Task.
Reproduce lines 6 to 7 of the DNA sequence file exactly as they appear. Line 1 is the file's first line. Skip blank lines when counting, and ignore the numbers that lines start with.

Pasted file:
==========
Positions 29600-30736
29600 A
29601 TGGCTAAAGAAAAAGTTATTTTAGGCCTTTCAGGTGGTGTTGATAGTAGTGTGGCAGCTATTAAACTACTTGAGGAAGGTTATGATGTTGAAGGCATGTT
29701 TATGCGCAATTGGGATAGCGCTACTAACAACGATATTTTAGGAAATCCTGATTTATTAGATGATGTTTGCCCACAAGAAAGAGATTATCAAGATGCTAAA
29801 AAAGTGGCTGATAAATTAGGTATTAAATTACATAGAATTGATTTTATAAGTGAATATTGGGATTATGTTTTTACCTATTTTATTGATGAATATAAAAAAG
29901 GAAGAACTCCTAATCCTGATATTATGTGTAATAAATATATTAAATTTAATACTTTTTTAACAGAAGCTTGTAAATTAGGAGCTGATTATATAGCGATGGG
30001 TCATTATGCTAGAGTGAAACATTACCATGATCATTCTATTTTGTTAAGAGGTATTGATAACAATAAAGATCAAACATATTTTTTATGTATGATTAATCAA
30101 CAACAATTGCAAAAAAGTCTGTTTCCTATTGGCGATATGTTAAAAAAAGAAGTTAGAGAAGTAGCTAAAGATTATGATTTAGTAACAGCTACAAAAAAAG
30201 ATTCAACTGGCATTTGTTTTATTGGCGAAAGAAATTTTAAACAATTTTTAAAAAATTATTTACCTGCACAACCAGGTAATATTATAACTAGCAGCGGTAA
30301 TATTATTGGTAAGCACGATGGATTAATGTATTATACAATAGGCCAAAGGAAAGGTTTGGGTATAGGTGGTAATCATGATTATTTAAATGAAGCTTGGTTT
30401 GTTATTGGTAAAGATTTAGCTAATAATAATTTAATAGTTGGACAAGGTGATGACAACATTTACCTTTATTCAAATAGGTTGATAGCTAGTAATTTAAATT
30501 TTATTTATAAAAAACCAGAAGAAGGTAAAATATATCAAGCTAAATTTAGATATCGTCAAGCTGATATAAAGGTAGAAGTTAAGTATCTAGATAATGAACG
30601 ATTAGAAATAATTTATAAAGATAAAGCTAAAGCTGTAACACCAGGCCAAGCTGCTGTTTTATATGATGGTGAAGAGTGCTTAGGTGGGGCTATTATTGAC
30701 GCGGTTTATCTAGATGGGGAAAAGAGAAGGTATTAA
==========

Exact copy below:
29901 GAAGAACTCCTAATCCTGATATTATGTGTAATAAATATATTAAATTTAATACTTTTTTAACAGAAGCTTGTAAATTAGGAGCTGATTATATAGCGATGGG
30001 TCATTATGCTAGAGTGAAACATTACCATGATCATTCTATTTTGTTAAGAGGTATTGATAACAATAAAGATCAAACATATTTTTTATGTATGATTAATCAA